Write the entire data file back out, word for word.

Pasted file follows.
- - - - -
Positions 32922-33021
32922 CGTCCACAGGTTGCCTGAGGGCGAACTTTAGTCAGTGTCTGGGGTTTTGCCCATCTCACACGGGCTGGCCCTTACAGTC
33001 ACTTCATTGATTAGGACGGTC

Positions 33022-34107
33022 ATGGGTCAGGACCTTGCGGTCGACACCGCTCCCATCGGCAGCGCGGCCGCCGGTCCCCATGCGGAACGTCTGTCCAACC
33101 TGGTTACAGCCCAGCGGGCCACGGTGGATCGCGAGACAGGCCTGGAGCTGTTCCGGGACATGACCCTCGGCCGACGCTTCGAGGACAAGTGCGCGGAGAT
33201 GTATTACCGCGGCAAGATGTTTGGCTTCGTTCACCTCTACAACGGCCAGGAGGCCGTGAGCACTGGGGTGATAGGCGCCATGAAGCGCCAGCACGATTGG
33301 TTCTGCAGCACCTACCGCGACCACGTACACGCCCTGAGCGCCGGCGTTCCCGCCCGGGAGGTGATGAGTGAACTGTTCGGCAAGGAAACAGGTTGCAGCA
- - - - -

Positions 32922-33021
32922 CGTCCACAGGTTGCCTGAGGGCGAACTTTAGTCAGTGTCTGGGGTTTTGCCCATCTCACACGGGCTGGCCCTTACAGTC
33001 ACTTCATTGATTAGGACGGTC

Positions 33022-34107
33022 ATGGGTCAGGACCTTGCGGTCGACACCGCTCCCATCGGCAGCGCGGCCGCCGGTCCCCATGCGGAACGTCTGTCCAACC
33101 TGGTTACAGCCCAGCGGGCCACGGTGGATCGCGAGACAGGCCTGGAGCTGTTCCGGGACATGACCCTCGGCCGACGCTTCGAGGACAAGTGCGCGGAGAT
33201 GTATTACCGCGGCAAGATGTTTGGCTTCGTTCACCTCTACAACGGCCAGGAGGCCGTGAGCACTGGGGTGATAGGCGCCATGAAGCGCCAGCACGATTGG
33301 TTCTGCAGCACCTACCGCGACCACGTACACGCCCTGAGCGCCGGCGTTCCCGCCCGGGAGGTGATGAGTGAACTGTTCGGCAAGGAAACAGGTTGCAGCA